USU holds online study on LGBT Mormons

According to the Associated Press, Evan Clayson, a Houstonian, is participating in an online study on gay Mormons with nearly 1,000 others. It is believed to be the first study to focus specifically on the gay Mormon demographic, said Renee Galliher, who is leading the study.

Boyd K. Packer

Clayson came out as gay to his Mormon congregation from the pulpit in Houston earlier this year. Like many gay Mormons, Clayson wasn’t so keen on outing himself due to the church’s stance on homosexuality.

Like many faiths, Mormonism teaches not only that relationships outside of a traditional marriage are a sin, but that any homosexual feelings whatsoever are sins all on their own. Boyd K. Packer, next in line for the faith’s presidency, said he believed gays could change their orientation through prayer.

Researchers at Utah State University are hosting the online study, which is open to Mormons of the whole LGBT spectrum.

“You’ll see that we’re asking them to talk with us about a whole range of experiences both related to and unrelated to their religiosity,” said Galliher, who is neither gay nor Mormon.

They hope the data gathered will provide understanding and insight that can be beneficial to both Mormon church leaders and families. It also aims to separate the truth from the myth in the gay Mormon experience.

“We’ve tried to develop a survey that was framed neutrally enough that people would be able to tell their stories,” said Galliher, “whatever their story is.”

—  admin

Must read column: ‘The Bully Pulpit’ by Mike Signorile

This is a very important and insightful column from Mike. Yes, the situation is getting better for LGBT adults, but not kids. The haters are, directly and indirectly inflicting pain and suffering on kids:

Breaking every nasty stereotype perpetuated by bigots, the kids of gay parents are indeed all right. The irony lies in the fact that it’s the children of straight parents who are very much in a full-blown crisis, be they gay and victims of bullying or the perpetrators of bullying themselves. It’s hard to know if gay teen suicides are on the rise or if media reports—and the use of the Internet to get news out—have focused more attention on them. But one thing is certain: They’re happening at an unacceptable rate.

Syndicated columnist and author Dan Savage, who started the It Gets Better Project on YouTube in response to the suicides, believes that despite the gains of the gay equality movement and the coming out of celebrities here and there, life is worse today for LGBT teens than it was 20 years ago, particularly for those living far from urban areas. While the gay political movement has made dramatic strides, he says, most of those advances have been for adults in big cities. And, at the same time, the religious right has come full force out of its own closet—condemning homosexuality and pushing “ex-gay” therapy. In suburban and rural areas, preachers attack gays, ugly campaigns have been waged to bar gays from marrying, and politicians rail that gays shouldn’t be teaching in schools.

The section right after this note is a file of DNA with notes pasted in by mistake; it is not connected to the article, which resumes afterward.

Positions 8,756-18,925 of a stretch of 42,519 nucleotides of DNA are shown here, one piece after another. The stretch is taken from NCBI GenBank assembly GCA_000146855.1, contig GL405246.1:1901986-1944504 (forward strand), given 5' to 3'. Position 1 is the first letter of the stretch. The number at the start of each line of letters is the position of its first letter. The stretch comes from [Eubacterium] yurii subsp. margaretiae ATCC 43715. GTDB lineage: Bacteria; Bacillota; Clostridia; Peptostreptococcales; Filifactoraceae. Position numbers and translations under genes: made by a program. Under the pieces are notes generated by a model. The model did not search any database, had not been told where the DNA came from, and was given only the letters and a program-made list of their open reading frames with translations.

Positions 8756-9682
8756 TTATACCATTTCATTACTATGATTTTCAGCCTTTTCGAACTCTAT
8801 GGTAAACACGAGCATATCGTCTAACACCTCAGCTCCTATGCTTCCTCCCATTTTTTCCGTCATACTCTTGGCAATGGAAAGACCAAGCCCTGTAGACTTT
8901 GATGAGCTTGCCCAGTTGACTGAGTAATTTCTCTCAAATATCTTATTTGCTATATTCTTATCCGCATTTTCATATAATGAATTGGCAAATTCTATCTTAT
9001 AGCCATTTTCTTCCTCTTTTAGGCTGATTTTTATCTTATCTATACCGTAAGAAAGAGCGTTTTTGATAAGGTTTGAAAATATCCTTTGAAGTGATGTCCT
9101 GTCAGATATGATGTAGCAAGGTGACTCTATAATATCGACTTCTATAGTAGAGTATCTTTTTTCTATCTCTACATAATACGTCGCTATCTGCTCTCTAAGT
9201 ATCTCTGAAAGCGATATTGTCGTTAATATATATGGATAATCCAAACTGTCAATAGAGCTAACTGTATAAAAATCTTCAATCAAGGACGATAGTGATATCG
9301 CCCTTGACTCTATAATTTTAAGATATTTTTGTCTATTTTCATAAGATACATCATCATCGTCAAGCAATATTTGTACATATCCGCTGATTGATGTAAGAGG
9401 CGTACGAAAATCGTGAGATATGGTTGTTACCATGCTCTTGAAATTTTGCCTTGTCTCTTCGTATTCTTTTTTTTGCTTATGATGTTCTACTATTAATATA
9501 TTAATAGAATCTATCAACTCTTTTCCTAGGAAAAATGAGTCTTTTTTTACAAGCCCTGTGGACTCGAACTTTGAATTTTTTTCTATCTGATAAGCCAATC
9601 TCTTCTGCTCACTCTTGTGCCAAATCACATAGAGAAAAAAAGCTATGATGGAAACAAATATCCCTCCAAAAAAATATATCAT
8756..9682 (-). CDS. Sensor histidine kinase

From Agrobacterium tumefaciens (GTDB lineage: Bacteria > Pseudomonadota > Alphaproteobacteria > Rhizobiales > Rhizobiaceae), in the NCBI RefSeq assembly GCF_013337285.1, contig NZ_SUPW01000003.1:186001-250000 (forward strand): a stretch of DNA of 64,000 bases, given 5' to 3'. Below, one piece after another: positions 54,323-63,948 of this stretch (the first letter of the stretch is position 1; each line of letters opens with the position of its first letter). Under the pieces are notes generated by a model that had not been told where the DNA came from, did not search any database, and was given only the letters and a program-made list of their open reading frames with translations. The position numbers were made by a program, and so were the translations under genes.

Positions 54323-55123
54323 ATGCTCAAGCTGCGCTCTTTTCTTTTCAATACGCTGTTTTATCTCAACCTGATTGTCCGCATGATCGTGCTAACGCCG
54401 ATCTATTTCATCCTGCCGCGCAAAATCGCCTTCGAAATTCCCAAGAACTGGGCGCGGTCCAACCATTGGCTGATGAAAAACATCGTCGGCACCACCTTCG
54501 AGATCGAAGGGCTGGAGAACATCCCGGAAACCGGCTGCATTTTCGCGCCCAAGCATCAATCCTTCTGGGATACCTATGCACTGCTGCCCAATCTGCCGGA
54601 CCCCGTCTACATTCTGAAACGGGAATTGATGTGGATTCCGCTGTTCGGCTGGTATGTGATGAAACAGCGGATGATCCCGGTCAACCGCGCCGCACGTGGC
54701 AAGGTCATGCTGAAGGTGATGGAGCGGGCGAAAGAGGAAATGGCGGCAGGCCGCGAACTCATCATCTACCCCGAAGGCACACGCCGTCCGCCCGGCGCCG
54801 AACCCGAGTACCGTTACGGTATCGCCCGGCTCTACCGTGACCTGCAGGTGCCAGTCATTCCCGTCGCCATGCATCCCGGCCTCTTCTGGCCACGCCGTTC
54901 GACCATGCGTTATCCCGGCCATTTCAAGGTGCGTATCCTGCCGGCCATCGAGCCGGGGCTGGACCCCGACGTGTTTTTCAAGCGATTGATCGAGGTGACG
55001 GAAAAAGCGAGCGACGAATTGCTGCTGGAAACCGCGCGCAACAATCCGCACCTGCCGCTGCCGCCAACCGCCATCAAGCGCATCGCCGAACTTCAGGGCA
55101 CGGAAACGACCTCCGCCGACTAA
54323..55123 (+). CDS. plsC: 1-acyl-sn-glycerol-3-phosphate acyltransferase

Savage is on to something: As we have moved ahead with a civil rights movement for LGBT adults—marriage, employment nondiscrimination laws, adoption and gay parenting—the organized political movement has largely ignored the backlash our success has triggered and, more significantly, ignored how that backlash hurts gay youths. Yes, there are excellent groups focused on these issues, such as the Gay, Lesbian, and Straight Education Network and Parents, Families, and Friends of Lesbians and Gays. But many gay adults, unless they have children themselves, are far removed from these issues and often see fighting discrimination in their own lives as more important. It’s true, of course, that progress for LGBT adults helps everyone in the long run. If LGBT people had full civil rights—equal marriage rights and federal constitutional protections against discrimination—homophobia would diminish in society and young people would grow up in a better world. Surely that’s a common goal of all of those fighting for marriage equality and an end to discrimination. But in a world of instant gratification we sometimes forget that full equality is going to be a long time off. And the hate will only get worse.




AMERICAblog Gay

—  admin

Minn. pastor back in pulpit after gay report

PATRICK CONDON  |  Associated Press

MINNEAPOLIS — A Lutheran pastor in Minneapolis who opposes homosexuals being allowed to lead congregations says he is attracted to men but says he’s not a hypocrite because he never acted on his urges.

The Rev. Tom Brock told The Associated Press on Monday, Aug. 2 that he has known for many years that he is attracted to men. He says he is still a virgin at age 57 and doesn’t consider himself gay because he hasn’t acted on his attraction.

Brock’s sexuality became an issue after a gay magazine reported on his membership in a support group for Christians battling same-sex attraction. Brock was put on leave while a task force at Hope Lutheran Church looked into the matter.

Hope Lutheran’s executive pastor says the task force found Brock credible, and he was back in the pulpit on Sunday.

—  John Wright